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PostPosted: Sat Apr 15, 2017 2:13 pm 
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anonymous_joe wrote:
If memory serves, our roads are considerably safer than France's.

Yep.

http://etsc.eu/euroadsafetydata/


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PostPosted: Tue Apr 18, 2017 2:02 pm 
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GE called in the UK. What an absolute clusterfuck of a country at the moment.


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PostPosted: Tue Apr 18, 2017 2:04 pm 
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We are still better drivers ... (except Paris and Lyon)


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PostPosted: Tue Apr 18, 2017 2:04 pm 
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Thats YOUR country Nols!

Time to get that SDLP vote out in south belfast!


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PostPosted: Tue Apr 18, 2017 2:10 pm 
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Nolanator wrote:
GE called in the UK. What an absolute clusterfuck of a country at the moment.


Its good news for us, the fact she is cementing the Torys position beforeheand means she is going to go for a softer brexit.


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PostPosted: Tue Apr 18, 2017 2:22 pm 
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The threat to our economy from Brexit or the Civil and Public Service Unions, which is greatest?


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PostPosted: Tue Apr 18, 2017 2:28 pm 
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Unions


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PostPosted: Tue Apr 18, 2017 2:29 pm 
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Brexit - and instead of Unions I will say politicians (because the unions have no power, they just need to be shown resistance)


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PostPosted: Tue Apr 18, 2017 2:30 pm 
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goose81 wrote:
Nolanator wrote:
GE called in the UK. What an absolute clusterfuck of a country at the moment.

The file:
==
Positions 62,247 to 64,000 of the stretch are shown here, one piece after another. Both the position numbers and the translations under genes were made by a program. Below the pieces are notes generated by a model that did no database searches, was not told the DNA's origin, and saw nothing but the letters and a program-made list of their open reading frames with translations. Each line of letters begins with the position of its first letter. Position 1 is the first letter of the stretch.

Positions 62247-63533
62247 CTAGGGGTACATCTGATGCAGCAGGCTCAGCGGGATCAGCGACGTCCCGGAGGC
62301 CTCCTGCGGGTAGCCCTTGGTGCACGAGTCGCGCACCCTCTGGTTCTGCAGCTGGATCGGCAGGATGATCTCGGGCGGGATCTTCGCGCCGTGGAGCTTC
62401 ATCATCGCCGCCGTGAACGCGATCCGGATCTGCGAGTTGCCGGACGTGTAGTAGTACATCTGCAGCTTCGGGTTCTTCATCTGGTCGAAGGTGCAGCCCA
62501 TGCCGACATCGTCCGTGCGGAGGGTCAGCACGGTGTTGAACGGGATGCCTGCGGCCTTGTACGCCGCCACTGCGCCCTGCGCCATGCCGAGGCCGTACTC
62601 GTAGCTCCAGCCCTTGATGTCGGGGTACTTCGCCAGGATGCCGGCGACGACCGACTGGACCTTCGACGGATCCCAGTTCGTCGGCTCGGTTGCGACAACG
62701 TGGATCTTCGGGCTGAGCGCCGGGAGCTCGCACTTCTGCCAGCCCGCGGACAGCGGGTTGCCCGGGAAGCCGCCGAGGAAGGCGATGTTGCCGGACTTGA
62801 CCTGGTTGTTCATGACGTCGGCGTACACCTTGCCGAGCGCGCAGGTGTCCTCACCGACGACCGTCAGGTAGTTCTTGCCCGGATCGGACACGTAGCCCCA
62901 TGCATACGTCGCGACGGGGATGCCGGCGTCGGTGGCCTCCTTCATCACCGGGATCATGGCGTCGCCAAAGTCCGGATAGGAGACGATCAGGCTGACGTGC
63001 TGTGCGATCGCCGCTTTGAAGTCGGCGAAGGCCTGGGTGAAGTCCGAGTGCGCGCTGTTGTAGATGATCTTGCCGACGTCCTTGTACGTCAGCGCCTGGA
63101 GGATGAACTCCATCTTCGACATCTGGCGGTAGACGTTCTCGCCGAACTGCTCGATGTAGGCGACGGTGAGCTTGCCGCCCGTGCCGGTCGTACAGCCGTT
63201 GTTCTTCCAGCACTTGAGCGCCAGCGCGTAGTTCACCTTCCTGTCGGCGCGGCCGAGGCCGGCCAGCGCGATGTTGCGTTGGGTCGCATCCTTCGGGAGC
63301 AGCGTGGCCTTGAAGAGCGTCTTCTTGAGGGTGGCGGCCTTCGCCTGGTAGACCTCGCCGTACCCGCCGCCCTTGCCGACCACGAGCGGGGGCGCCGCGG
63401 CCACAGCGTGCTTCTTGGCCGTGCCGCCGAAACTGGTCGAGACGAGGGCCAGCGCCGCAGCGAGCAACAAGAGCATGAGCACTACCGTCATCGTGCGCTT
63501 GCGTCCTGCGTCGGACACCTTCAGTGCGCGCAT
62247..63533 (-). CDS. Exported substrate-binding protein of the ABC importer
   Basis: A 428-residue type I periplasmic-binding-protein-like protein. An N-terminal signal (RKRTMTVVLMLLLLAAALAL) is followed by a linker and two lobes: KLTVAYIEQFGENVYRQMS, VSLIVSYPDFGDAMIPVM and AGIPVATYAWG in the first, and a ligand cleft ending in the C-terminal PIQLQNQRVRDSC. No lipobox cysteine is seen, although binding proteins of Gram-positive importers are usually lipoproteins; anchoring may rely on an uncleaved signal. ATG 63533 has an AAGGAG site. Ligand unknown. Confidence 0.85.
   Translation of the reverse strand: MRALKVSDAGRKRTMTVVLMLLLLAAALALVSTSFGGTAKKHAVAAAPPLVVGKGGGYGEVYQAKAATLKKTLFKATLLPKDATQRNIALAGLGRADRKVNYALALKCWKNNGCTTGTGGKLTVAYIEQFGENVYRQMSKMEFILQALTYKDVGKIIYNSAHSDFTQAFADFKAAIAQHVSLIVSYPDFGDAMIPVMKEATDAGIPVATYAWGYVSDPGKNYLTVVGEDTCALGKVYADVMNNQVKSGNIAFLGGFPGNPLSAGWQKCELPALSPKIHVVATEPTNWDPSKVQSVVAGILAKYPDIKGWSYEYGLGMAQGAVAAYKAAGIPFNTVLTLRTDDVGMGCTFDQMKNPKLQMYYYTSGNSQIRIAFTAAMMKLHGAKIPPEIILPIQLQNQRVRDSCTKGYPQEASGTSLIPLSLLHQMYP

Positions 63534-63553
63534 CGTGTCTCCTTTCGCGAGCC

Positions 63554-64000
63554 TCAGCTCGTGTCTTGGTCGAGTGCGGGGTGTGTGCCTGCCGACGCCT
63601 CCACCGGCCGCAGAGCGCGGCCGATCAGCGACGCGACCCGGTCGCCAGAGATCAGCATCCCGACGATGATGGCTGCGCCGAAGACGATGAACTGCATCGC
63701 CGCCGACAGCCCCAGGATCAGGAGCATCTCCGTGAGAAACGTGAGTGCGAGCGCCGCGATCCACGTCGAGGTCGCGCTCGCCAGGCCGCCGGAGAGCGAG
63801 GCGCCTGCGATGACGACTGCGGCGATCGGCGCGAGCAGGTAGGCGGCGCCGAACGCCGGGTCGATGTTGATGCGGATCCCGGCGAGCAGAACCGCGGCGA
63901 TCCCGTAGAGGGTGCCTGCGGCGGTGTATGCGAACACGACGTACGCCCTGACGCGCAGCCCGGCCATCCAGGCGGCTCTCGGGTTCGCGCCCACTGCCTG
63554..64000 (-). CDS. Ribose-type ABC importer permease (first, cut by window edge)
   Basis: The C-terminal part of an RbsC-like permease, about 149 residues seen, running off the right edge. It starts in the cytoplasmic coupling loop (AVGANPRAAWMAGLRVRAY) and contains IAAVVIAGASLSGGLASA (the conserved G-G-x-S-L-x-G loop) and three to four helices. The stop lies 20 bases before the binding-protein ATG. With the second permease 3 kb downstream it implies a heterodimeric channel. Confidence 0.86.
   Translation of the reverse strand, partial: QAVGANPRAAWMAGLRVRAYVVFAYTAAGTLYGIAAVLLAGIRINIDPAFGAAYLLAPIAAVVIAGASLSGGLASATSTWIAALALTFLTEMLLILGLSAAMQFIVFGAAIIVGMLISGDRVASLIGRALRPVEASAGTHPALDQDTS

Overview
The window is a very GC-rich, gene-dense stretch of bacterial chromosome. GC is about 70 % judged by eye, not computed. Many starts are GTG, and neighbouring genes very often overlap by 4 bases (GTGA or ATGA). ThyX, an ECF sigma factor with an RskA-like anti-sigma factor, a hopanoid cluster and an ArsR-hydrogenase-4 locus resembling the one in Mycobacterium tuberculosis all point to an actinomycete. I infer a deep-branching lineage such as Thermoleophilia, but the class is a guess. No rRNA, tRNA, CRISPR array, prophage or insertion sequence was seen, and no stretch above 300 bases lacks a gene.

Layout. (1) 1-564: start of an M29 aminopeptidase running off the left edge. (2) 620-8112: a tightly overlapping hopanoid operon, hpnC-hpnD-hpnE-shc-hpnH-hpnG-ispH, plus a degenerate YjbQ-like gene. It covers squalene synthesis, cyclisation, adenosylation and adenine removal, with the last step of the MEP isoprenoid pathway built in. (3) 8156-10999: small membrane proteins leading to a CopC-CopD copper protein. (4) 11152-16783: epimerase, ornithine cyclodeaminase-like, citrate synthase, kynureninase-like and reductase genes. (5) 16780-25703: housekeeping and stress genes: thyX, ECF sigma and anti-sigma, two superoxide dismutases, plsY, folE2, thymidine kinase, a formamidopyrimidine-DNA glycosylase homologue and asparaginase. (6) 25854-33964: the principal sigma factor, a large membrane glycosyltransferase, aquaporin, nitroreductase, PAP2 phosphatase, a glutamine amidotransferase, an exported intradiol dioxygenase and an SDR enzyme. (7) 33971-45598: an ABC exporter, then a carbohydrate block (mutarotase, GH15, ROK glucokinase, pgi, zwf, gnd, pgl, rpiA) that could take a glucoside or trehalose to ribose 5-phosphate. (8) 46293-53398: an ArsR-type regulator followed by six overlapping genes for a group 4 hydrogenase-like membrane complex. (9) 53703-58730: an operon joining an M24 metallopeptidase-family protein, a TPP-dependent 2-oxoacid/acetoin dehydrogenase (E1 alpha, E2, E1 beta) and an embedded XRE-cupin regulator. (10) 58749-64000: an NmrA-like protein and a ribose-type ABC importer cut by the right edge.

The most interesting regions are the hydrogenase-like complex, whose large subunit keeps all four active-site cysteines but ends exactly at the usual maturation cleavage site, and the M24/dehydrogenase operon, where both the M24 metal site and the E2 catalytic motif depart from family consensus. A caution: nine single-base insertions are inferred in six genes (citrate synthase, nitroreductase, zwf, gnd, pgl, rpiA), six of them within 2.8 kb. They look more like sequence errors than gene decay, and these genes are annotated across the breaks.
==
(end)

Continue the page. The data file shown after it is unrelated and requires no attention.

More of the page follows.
Its good news for us, the fact she is cementing the Torys position beforeheand means she is going to go for a softer brexit.


If an effective opposition party (Lib Dems/Labour) campaigns on a pro-EU or soft-Brexit approach, then the Tories might be forced into more of a Eurosceptic or hard-Brexit angle. May might end up with a more Eurosceptic party than before, and have a more difficult time corralling them into compromises with the EU.

I'm not really sure that this is what will happen, it's hard to know what way the next couple of months will go, but i think it's as likely as May leading her party towards a more soft-Brexit stance.


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PostPosted: Tue Apr 18, 2017 3:59 pm 
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redderneck wrote:
anonymous_joe wrote:
gokwe wrote:
My Wife is an ex biker. I'm a seasoned 4 wheel motorsport competitor. On four wheels we've won a National and a European championship. She's lost mates on bikes, at a consistent flow, Doctors, Lawyers, Bricklayers, makes no difference. Death chariot.

I dappled once, had an horrendous scare, never put my leg across one since.

M5 for weekend thrills for me, at least it doesn't fall over when you switch it off. Friggin tax is obscene though.

One of my parents' mates milled himself off a bike and spent about a year in hospital or something mad. Got into them to beat the traffic into town from out near Bray/Shankill.

The obvious problem with bikes is that most people will end up in one or two accidents in their lives (somebody must have the number), if you're on a bike that changes the odds from being cheeky whippy to, ow, my spine.


Have often said that I'd happily take to bike-riding if I were based somewhere in the world blessed with consistently good weather. Rain fecks up road surfaces and fecks up visibility. One is bad enough, both is nightmare stuff.

Buddy based in Europe bought himself a scooter a while back. Decent sized yoke, I think something around a 250cc mark. Commute buster. He loves it, but he leaves it parked up if the rain is bad and/or when there's snow/ice about. Just does not risk it. So walks & trams it on those days. Having 2 cars made no sense anymore given they live in a city proper, rather than suburbia.

Another pal is based in France and recently bought himself something I didn't even know existed -an automatic motorcycle; a Honda Dual Clutch Transmission thingie, a 750cc machine I think. Swears by it. Where he is, weather is not a factor. It makes the decision to ride one so much less angsty. Plus the machine is perfect for heavy traffic commuting. He rode it back here once to show it off. Never again. "Irish motorists do not know what a fcuking mirror is" was his only comment.